In his inaugural address at the Fourth Judges’ Retreat (2016 )in Bhopal the other day , our President Pranab Mukherjee did well to stress a few essentials of the political system the great founders of modern India created for the multi-faceted development of the Indian Republic  . President Mukherjee aptly described our Constitution as a “Magna Carta of socio-economic transformation. ”  

The President observed , “Judicial activism should not lead to the dilution of separation of powers. The balance of power between the three organs of the State is enshrined in our Constitution. The Constitution is supreme. Each organ of our democracy must function within its own sphere and must not take over what is assigned to the others…. The equilibrium in the exercise of authority must be maintained at all times. The exercise of powers by the legislature and executive is subject to judicial review.”

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I wish Mukherjee had elaborated the point of judicial review and suggested what the judiciary should do if finer elements within the political executive and the legislature were sidelined by such forces as would manipulate our system to promote not the socio-economic transformation of the nation but that of the political class, ruling and waiting- in- wings, and its allies alone .



There is a near consensus across the non-partisan public spectrum in India today that this is precisely what has happened within our system . Manipulated by communal, casteist, capitalist and feudal forces , the successive political leaderships  –both at the Centre and in States--have by and large been too obsessed with their own material benefits to think of the nation . The approach of our  political class ( legislators and political executives in general ) in life can be discerned best in the kind of salaries and allowances they have occasionally arranged to draw from our public exchequer even when the masses , the real sovereign in a democracy, continue to suffer from poverty, illiteracy, and ill-health. 

The consensus goes that our political leaderships have so far done little to foster national multi-faceted development. The leaderships have not adopted or implemented such policies and programmes as would lead to our people’s real socio-economic-political empowerment . Their overall inclination has been just to promise or give certain social segments some temporary material gains from time to time, win their support in electoral politics , capture power and then enjoy an elitist life-style at the cost of the masses .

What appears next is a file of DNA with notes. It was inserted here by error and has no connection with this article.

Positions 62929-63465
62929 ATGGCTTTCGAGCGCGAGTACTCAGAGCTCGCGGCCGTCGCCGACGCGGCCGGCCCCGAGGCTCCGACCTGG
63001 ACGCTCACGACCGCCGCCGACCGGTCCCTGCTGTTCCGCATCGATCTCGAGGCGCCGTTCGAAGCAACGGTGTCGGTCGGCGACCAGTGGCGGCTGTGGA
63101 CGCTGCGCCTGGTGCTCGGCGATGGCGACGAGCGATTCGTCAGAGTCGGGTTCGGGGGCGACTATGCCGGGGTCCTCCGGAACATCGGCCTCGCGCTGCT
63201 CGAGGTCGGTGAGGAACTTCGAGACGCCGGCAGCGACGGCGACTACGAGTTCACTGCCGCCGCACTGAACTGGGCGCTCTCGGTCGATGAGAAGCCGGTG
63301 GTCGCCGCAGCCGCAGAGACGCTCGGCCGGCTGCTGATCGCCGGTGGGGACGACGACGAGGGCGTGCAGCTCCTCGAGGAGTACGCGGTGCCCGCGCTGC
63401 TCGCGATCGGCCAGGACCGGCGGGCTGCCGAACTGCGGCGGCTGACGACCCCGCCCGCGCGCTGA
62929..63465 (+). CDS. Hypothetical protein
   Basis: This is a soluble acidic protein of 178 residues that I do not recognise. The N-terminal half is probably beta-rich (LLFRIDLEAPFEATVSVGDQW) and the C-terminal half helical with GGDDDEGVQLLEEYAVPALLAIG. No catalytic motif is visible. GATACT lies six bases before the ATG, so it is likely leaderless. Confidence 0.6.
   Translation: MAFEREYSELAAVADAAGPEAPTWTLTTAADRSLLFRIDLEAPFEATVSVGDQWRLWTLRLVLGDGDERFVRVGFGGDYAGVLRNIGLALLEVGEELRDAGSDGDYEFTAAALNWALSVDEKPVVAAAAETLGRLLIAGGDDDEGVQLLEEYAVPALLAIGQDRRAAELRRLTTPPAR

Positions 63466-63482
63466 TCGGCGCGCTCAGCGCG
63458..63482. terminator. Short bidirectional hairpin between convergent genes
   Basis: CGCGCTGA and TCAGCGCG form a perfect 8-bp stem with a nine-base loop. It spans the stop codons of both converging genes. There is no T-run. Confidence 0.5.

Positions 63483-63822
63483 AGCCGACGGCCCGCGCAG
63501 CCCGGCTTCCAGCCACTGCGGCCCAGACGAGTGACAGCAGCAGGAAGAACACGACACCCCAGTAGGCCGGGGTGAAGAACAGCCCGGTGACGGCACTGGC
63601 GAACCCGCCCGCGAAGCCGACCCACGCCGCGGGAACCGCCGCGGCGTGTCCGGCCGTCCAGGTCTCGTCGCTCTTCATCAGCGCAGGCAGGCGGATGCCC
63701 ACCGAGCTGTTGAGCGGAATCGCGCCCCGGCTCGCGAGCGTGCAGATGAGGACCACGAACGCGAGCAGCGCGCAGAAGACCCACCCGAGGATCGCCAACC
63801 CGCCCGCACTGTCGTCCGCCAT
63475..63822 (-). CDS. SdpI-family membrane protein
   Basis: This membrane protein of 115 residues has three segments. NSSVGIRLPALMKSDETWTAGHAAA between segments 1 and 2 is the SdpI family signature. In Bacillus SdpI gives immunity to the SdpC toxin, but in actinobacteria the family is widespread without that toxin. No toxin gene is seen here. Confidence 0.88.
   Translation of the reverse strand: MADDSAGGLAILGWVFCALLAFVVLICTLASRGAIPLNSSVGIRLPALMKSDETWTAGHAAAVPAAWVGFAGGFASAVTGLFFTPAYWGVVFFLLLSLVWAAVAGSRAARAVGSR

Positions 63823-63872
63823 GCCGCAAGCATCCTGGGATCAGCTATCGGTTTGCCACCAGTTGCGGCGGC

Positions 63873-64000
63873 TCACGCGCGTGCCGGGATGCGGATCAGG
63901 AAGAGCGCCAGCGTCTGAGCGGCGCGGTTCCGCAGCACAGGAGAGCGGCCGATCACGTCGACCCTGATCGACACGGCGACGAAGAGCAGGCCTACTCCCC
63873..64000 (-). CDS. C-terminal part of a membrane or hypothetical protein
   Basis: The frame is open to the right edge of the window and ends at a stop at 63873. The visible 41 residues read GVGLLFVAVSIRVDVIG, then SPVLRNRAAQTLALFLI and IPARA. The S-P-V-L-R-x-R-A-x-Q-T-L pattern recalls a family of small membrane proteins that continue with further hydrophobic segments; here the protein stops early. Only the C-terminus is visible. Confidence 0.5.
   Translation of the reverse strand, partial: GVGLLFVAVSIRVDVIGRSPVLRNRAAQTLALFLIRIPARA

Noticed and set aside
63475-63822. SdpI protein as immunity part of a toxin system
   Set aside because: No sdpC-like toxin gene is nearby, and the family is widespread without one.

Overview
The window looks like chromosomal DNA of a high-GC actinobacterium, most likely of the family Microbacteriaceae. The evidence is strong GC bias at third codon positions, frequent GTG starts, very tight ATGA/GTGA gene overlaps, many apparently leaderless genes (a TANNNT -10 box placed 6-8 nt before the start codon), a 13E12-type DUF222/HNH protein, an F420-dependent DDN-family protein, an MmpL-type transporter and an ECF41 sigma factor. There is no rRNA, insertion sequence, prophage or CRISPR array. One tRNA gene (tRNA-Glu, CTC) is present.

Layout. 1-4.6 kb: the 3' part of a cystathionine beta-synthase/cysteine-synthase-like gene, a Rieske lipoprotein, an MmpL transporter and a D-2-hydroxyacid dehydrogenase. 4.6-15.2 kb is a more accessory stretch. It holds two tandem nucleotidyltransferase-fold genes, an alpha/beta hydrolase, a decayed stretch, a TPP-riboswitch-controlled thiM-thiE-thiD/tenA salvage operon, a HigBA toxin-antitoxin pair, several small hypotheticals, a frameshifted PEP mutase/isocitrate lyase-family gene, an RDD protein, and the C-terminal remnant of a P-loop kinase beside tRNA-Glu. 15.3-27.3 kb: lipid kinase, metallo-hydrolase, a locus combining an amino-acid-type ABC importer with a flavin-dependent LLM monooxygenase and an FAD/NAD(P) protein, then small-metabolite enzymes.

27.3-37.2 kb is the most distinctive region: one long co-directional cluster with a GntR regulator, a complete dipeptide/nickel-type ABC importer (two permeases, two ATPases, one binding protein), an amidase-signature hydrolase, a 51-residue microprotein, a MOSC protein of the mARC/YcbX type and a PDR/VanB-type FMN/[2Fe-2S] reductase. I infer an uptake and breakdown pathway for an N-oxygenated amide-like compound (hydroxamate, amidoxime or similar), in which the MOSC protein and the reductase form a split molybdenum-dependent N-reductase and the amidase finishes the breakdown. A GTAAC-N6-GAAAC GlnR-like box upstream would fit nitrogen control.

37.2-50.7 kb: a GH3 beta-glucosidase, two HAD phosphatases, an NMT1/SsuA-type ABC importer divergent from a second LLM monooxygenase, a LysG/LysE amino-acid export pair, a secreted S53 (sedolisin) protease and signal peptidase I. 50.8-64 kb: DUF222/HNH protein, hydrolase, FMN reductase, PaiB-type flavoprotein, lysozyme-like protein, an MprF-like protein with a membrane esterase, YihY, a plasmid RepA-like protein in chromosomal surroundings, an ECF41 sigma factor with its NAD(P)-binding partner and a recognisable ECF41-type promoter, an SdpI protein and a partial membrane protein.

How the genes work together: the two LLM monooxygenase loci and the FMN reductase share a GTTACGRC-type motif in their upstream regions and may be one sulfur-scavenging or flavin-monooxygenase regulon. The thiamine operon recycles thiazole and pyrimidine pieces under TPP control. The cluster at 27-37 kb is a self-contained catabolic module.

History bears out almost all political parties that form government normally do everything within their jurisdiction to manipulate the system so as to perpetuate their rule . They have had little respect for our constitutional principle of separation of powers . In an interview  the other day, former Minister Arun Shourie said Prime Minister Narendra Modi’s is  "a presidential government without checks and balances." He warned over the next three years there might be "a more systematic attempt to curb civil liberties" and an increase in "decentralized intimidation" besides "choking" of "inconvenient voices". I am afraid the Shourie observation has been true more or less of all post-Shastri  dispensations, including the one of Prime Minister A B Vajapayee, of which Shourie himself was said to be a very influential member.

Needless to add, we all know how the successive governments at the Centre have used their powers to increase their influence in our provinces at the cost of our federal structure. The approach of the current government at the Centre does not seem to be different at all . Recently, a Division Bench of the High Court of Uttarakhand  observed in course of  hearing a case on the imposition of President’s Rule in the province that the Centre was “introducing chaos” by intruding into the State’s affairs.  Then State Chief Justice K. M. Joseph told the Centre , “You are introducing chaos…. In two months you are taking back the power of a government which the people had voted to power.”  

Given the general behavioural pattern of our political class and allies , I often wonder  what all these new haves might have done if our judiciary had not been constitutionally vigilant in the recent years. We all have seen how our Court recently paid attention to our problems of drought and water crisis when our political class seemed to be looking away.    

I wish the members of our political class to take to self-introspection and perform their fundamental function of fostering citizens’ development first. So long as that does not happen, I would  suggest our Court must guide and direct the political class  . The Court must see to it that our politicians function as trustees , not masters, in our democratic state .  We, the citizens of the Indian Republic,  must remain vigilant .  The public interest litigation mechanism has of late been very helpful in curing some of the aberrations in our system  . Why not make use of this wonderful instrument more meaningfully ?


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